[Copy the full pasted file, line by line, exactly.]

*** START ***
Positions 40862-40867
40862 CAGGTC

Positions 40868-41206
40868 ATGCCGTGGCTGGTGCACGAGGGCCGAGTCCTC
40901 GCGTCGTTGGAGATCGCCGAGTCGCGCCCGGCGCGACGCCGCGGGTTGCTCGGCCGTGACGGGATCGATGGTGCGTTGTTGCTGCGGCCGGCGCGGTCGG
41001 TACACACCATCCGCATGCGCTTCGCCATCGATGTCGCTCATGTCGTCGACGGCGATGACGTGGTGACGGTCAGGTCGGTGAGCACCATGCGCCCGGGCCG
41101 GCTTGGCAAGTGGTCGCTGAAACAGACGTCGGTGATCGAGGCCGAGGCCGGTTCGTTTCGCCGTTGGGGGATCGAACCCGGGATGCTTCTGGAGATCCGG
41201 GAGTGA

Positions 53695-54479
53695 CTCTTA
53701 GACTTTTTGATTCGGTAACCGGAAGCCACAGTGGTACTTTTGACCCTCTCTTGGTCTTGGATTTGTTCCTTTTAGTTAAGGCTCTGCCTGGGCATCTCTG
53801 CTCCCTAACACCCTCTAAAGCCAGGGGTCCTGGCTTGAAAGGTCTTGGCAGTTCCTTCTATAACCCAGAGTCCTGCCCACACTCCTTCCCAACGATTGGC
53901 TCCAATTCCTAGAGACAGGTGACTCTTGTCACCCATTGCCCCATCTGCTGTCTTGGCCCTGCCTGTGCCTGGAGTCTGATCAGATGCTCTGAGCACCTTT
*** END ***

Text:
Positions 40862-40867
40862 CAGGTC

Positions 40868-41206
40868 ATGCCGTGGCTGGTGCACGAGGGCCGAGTCCTC
40901 GCGTCGTTGGAGATCGCCGAGTCGCGCCCGGCGCGACGCCGCGGGTTGCTCGGCCGTGACGGGATCGATGGTGCGTTGTTGCTGCGGCCGGCGCGGTCGG
41001 TACACACCATCCGCATGCGCTTCGCCATCGATGTCGCTCATGTCGTCGACGGCGATGACGTGGTGACGGTCAGGTCGGTGAGCACCATGCGCCCGGGCCG
41101 GCTTGGCAAGTGGTCGCTGAAACAGACGTCGGTGATCGAGGCCGAGGCCGGTTCGTTTCGCCGTTGGGGGATCGAACCCGGGATGCTTCTGGAGATCCGG
41201 GAGTGA

Positions 53695-54479
53695 CTCTTA
53701 GACTTTTTGATTCGGTAACCGGAAGCCACAGTGGTACTTTTGACCCTCTCTTGGTCTTGGATTTGTTCCTTTTAGTTAAGGCTCTGCCTGGGCATCTCTG
53801 CTCCCTAACACCCTCTAAAGCCAGGGGTCCTGGCTTGAAAGGTCTTGGCAGTTCCTTCTATAACCCAGAGTCCTGCCCACACTCCTTCCCAACGATTGGC
53901 TCCAATTCCTAGAGACAGGTGACTCTTGTCACCCATTGCCCCATCTGCTGTCTTGGCCCTGCCTGTGCCTGGAGTCTGATCAGATGCTCTGAGCACCTTT